Tackling Underachievement: Tougher Tests for Children Aged 7 and Elite Teachers in Weak Schools

Education Secretary Nicky Morgan has just announced changes to education to help raise attainment through incentivising elite teachers to work in weak schools, have 7 year old sit harder exams, improve marking, and make it a requirement for students to take more traditional subjects at GCSE level.

 

In her speech on Tuesday, Mrs Morgan explained how the pre-election pledge includes the plan to recruit 1500 high-achieving, quality teachers over the next 5 years for the weaker, lower achieving schools. This scheme includes offering financially incentives to the teachers willing to join the project and work in these schools for 2 years, and as Mrs Morgan explains ‘even one new teacher coming in from outside, bringing new ideas, bringing new experience, offering collaboration, it does make a big difference’.

 

In addition Mrs Morgan also described new changes to the primary and secondary assessment system. This will include the introduction of new, harder and more formal tests for children aged 7, and these exams will come as an addition to the baseline tests and SATs. Changes to the marking process are also being considered, with the possibility that schools will send their results to be marked at a national level and tested externally in order to create a fairer, more standardised measure of pupil performance.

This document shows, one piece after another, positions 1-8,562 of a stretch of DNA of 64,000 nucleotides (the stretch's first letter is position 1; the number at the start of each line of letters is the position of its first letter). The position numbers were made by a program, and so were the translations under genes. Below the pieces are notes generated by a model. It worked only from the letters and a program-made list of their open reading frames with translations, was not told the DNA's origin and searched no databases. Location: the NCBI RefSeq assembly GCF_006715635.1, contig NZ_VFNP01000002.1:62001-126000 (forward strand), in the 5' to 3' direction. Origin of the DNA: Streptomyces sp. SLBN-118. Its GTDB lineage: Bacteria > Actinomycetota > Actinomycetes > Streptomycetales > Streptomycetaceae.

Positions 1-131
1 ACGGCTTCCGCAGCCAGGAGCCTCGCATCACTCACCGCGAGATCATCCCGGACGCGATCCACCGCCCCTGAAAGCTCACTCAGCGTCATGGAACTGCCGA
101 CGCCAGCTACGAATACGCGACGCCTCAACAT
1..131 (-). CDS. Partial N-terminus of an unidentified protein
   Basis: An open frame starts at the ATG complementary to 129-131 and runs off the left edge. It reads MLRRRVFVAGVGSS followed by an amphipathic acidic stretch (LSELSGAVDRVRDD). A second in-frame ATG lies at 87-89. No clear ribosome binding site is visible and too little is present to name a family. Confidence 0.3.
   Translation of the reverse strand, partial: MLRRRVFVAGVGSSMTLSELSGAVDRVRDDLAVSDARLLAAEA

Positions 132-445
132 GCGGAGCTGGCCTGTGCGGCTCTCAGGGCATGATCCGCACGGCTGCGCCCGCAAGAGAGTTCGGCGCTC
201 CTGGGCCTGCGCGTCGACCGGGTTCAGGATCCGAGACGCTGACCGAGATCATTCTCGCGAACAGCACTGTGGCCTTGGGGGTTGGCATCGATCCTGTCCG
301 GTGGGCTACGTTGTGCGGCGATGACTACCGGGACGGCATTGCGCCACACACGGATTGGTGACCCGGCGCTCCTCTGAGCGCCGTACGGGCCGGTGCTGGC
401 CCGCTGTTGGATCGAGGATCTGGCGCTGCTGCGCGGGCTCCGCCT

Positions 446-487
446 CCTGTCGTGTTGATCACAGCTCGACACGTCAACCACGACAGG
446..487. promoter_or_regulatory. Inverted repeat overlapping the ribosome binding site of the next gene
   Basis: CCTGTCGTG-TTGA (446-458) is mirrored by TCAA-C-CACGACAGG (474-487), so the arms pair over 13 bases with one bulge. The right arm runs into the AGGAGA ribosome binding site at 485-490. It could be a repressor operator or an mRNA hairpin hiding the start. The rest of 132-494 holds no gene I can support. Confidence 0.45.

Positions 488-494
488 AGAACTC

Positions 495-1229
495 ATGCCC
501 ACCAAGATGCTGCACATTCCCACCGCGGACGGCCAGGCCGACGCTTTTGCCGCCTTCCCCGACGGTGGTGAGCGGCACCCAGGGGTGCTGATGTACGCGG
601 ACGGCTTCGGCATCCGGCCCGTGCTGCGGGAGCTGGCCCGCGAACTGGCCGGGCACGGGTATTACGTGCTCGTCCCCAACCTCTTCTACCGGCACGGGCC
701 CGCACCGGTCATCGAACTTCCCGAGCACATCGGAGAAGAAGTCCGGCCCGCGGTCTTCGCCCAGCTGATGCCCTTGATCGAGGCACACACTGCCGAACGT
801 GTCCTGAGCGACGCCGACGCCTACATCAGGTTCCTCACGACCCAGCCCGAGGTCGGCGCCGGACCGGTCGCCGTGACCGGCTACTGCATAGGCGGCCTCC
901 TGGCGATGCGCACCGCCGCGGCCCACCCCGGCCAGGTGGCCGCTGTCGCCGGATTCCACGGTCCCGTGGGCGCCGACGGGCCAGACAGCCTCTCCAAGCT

The final change is the idea, first voiced in June this year, that called for GCSE students to be required to take GCSEs in English, maths, history or geography, two sciences and a language except in special circumstances e.g. a head teaches agreeing to allow an SEN student to take less GCSEs. It is hoped that this will mean schools can reach the target of 90% of students taking traditional subjects.

 

These changes have been criticised by some, like Deputy General Secretary of the NUT who said ‘It is quite staggering the degree to which the government is unable to understand how their approach to the measurement of the performance of schools, and the system as a whole, is turning schools into exam factories.’ Do you think these new changes will benefit schools and improve education? Are you a teacher who would consider relocating to help underperforming schools? Let us know your thoughts and opinions on social media. 

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